How Being Rich Made Me Feel Like Sh*t, And How I Changed It
As you may or may not know, I’m struggling to open a new online school that opens people’s eyes to what money means both in their personal lives and within a larger context. It’s a bitch. People don’t want to talk about it. They’re embarrassed; they’re afraid; they dismiss it as “below them.” Even people who, by all objective measures, are successful enough to have earned a lot of money would rather do anything than talk about it.
It reminds me of the days when it was uncool to talk about your sexual preferences. Man, was it taboo. You could date whoever you wanted as long as no one needed to deal with it. It ruined the self-esteem of generations of people who felt like whatever they were doing was just plain bad. They hid who they were.
From my experience, nothing real ever comes from lying to ourselves.
There’s something incredibly freeing about deciding to be honest with yourself and others: to live authentically within your circumstances, instead of trying your hardest to be someone else. I know because I tried for 36 years, and I burned out.
I got to the point where I needed 30 pills a day to just keep going; I never slept. I became a zombie, not living nor dead. The ironic thing, of course, was that it looked like I had all sorts of shit going on : I had been mentioned in Vogue for the brands I wore as a career-woman. I was overpaid. I went to the Hamptons and ate at restaurants that didn’t accept reservations from “regular” people. I traveled to islands where only a single, five-star resort could fit on the sand.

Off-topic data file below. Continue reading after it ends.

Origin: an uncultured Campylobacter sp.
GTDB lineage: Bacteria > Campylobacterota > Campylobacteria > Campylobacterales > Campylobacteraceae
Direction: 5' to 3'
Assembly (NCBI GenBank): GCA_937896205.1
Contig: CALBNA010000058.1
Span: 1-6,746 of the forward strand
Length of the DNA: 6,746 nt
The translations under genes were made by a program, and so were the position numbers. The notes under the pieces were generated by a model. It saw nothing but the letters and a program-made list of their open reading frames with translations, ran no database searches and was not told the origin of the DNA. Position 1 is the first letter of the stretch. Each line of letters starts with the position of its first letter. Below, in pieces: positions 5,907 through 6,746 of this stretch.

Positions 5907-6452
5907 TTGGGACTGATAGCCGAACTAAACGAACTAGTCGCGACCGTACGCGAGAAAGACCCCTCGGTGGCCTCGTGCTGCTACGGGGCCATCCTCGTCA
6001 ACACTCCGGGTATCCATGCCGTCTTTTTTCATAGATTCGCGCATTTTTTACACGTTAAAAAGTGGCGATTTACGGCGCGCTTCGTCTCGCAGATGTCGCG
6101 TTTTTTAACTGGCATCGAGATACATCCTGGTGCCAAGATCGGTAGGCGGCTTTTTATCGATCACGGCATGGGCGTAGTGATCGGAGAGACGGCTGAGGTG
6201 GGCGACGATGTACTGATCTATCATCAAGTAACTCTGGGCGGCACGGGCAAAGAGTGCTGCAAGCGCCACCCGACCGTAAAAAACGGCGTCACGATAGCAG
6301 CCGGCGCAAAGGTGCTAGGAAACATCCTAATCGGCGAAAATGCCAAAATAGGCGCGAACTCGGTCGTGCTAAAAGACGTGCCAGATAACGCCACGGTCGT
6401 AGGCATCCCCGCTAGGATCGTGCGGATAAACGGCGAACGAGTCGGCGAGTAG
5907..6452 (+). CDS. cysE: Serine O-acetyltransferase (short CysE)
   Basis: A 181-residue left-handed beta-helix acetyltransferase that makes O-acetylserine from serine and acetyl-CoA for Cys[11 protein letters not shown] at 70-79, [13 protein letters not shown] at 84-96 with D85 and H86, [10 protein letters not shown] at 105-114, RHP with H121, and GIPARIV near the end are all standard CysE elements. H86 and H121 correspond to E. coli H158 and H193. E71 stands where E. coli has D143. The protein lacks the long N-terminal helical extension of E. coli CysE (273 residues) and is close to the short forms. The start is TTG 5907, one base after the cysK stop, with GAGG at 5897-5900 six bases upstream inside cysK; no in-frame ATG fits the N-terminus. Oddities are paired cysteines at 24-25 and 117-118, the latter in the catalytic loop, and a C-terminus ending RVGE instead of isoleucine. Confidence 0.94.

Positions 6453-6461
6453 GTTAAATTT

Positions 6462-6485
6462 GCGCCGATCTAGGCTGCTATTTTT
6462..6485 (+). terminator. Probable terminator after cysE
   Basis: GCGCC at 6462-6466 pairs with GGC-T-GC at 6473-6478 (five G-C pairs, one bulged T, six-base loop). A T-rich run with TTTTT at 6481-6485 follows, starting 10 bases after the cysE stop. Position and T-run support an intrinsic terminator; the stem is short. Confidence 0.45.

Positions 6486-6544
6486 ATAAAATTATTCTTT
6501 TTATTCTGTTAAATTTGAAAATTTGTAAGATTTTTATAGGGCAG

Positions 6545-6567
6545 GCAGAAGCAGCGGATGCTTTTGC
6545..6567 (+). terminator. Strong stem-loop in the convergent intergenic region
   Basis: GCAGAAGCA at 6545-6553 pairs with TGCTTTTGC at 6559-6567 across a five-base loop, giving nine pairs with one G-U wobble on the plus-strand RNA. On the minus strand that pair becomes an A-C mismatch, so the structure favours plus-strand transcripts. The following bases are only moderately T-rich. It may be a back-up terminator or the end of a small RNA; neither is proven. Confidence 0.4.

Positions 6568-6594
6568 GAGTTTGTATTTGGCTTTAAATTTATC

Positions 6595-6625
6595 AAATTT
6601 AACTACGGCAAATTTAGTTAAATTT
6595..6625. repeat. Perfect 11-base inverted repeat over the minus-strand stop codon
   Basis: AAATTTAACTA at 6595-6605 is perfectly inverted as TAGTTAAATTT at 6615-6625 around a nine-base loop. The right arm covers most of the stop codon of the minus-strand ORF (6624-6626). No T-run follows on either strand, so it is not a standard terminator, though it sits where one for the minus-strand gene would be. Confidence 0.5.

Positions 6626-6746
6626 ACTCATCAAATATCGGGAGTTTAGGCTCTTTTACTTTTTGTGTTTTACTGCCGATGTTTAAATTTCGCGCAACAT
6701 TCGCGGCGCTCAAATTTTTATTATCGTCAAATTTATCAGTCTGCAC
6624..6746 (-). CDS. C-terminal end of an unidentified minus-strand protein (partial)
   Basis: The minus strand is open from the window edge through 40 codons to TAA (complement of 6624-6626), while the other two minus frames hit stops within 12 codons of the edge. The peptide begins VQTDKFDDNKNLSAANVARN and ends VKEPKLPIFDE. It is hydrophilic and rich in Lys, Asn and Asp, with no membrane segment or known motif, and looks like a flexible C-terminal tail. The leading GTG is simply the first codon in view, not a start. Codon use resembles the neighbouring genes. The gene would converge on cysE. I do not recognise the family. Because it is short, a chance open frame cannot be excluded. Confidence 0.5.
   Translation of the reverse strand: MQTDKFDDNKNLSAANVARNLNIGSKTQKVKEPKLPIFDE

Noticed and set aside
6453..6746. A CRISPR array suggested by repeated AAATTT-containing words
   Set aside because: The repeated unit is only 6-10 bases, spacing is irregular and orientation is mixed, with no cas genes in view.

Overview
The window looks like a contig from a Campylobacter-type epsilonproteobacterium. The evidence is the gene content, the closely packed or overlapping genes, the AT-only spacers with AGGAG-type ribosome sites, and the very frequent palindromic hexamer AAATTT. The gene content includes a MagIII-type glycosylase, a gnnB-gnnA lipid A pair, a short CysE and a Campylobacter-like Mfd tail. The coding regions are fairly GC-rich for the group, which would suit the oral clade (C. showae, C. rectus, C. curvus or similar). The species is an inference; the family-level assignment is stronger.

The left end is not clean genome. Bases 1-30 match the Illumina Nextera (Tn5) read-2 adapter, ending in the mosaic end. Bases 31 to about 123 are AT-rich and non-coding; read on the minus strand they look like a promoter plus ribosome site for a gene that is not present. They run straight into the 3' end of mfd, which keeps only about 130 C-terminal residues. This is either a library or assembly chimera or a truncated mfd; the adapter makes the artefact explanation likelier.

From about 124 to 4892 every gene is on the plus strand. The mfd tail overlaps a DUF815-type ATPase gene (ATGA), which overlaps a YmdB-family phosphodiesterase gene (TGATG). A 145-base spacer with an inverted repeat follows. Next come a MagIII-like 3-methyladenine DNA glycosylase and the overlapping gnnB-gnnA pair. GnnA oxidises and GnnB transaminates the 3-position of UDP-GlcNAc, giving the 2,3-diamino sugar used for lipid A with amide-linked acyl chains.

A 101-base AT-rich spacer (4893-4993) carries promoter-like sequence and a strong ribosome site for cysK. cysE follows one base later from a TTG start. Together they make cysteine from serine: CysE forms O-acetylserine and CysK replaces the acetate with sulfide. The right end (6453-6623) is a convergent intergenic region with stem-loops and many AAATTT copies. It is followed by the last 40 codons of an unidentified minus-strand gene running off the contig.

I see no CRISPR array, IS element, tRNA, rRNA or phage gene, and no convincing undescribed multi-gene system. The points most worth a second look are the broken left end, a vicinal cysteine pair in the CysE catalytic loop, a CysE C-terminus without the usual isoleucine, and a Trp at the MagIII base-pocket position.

I was raised to see success in only one way. It had to look like a photo out of Vanity Fair, and it sure as hell had to arrive overnight, or it wasn’t “real success.” After a decade of working like this, my soul died of starvation. I had become a parody of a real person.
I quit my job, had two kids (which REALLY kicked my ass), and had to decide 10 years later whether or not I wanted to give up entirely on creating a life for myself that actually mattered to me and no one else. I decided I wanted a meaningful life. It’s been a hell of a journey since then. More struggle than realized success, but I’m hopeful.